A/FX Altered Wheelbase
426 HEMI Auto
"RACE CAR - AFX DRAGSTER “A” SERIES “B” BODY PLYMOUTH”
The Altering to a Funny Car has been Completed
Chrysler Corporation's Drag Racing efforts went extreme in 1965 with a handful of purpose-built factory drag machines. The 1965 Plymouth Factory Altered Wheelbase cars and their Dodge counterparts resulted from a battle between Ford and Chrysler for victory in the NHRA's Super Stock and A/Factory Experimental (A/FX) classes.
When Chrysler got wind that Ford was planning to equip its smaller Mustang and Comet bodies with the SOHC 427 (single overhead cam engine) for the 1965 A/FX season, it decided that radical measures were necessary to keep its midsize Plymouth Belvederes and Dodge Coronets competitive. In late 1964, Chrysler engineers began constructing 6 Belvederes and 6 Coronets for intense dragstrip duty. This was laid out in a Confidential Technical Report named “RACE CAR - AFX DRAGSTER “A” SERIES “B” BODY PLYMOUTH CONFIDENTIAL”
The details were laid out exact in every specifications. Each Mopar altered wheelbase car underwent serious surgery. The wheels were moved forward -- the rear axle by 15 inches, the front suspension by 10 inches to create a 110-inch wheelbase Drag Car that put about 56 percent of the car's weight over the rear tires. The steel body panels were dipped in an acid tank to make them lighter or replaced with fiberglass parts.
The bizarre appearance these factory built production cars prompted the name "FUNNY CAR," Every modification served an important purpose: Most important the altered wheelbase allowed for superior weight transfer off the starting line to help the lagging tire technology.
Chrysler-built AWB cars were distributed to the factory-backed Dodge and Plymouth drag race teams; Notable Plymouth Drag Racers as Ronnie Sox, Butch Leal, and Al Eckstrand. When NHRA took one look at the wildly modified cars, they banned them from A/FX competition. Quickly these cars and their racers found a new lucrative circuit to complete in that had become very popular the “Match Race” seen.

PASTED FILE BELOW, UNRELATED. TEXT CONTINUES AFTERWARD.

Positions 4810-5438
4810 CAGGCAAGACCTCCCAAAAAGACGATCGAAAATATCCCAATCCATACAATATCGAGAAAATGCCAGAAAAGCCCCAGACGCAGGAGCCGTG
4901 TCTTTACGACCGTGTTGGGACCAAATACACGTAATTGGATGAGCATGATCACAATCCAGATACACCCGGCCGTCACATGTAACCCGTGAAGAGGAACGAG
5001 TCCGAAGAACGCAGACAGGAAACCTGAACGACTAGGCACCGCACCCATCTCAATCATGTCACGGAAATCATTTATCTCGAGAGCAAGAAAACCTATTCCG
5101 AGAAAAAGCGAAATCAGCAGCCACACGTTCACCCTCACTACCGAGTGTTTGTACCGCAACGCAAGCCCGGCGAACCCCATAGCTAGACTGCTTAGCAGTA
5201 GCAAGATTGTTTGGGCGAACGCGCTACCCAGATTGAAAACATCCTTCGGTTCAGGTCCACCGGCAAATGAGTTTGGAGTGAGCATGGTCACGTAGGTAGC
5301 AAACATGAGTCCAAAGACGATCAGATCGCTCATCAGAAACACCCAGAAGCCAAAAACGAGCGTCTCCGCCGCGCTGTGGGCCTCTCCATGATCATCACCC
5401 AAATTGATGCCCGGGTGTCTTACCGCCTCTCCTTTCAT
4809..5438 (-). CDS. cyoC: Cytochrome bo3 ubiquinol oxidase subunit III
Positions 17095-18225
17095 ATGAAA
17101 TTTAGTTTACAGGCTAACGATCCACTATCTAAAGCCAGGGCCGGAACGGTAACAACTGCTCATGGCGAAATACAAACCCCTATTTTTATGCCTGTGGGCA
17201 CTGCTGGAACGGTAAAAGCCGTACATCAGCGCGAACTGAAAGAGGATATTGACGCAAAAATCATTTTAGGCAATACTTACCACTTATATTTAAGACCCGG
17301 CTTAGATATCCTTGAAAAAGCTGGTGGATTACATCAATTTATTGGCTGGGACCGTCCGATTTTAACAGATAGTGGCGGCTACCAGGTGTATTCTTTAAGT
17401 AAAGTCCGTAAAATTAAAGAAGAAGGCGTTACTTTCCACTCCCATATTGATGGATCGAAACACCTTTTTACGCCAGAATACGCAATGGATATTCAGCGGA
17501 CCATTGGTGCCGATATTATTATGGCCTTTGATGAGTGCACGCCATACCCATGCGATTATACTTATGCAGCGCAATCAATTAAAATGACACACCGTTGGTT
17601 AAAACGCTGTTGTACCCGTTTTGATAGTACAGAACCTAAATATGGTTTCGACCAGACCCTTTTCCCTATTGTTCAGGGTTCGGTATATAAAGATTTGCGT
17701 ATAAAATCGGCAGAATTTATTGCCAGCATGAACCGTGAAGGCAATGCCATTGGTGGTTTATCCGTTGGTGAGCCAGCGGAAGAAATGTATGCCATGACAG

All Factory produced Plymouth and Dodge AWB cars started life as a RO & WO A990 mule. All 12 AWB cars were powered by a K-Head Race Hemi engine. They started the season with dual four-barrel carburetion. They were capable out of the box from Chrysler to run 10.20-second quarter-mile elapsed times at 138 mph. Chrysler authorized a switch to Hilborn fuel injection during the season, and the ETs improved to the mid nine-second range at 140+ mph. Although the Chrysler AWB cars would be quickly eclipsed by fiberglass-bodied, tube-chassis funny cars, they remained as some of the wildest Factory-built drag machines ever constructed.
The axles were moved forward, the rear one by 15 inches, the front by 10 inches to create a 110-inch wheelbase racer that put about 56 percent of the car's weight over the rear tires.
In the fall of 2014, the plan is to convert this 1965 Plymouth Belvedere II into the latest rendition of one of Chrysler's most outrageous Factory Built Race Cars. The altering of the wheelbase and metal work will be done at Billy Atwood's Garage, the best Damn Garage in Old Saybrook. Body and Paint will be taken care of by Kevin Carroll and crew at Central Connecticut Automotive. It will sport a Ted Thompson Power Hemi Mill, Randy Juliani Transmission and one of Ultimate Converter Concept's latest Convertors. The plan is to have this Match Bash Bandit out in the Spring of 2016.
What is Match Bash?
Simply put by Match Basher Steve Magnante, “it is a building style that
seeks to pay tribute to the glory days of the altered-wheelbase door-slammer
Funny Car. Match Bashers are modern enough to be driven on the street but
retro enough to conjure the smell of nitro and nights under the lights
at Cecil County Drag-O-Way.”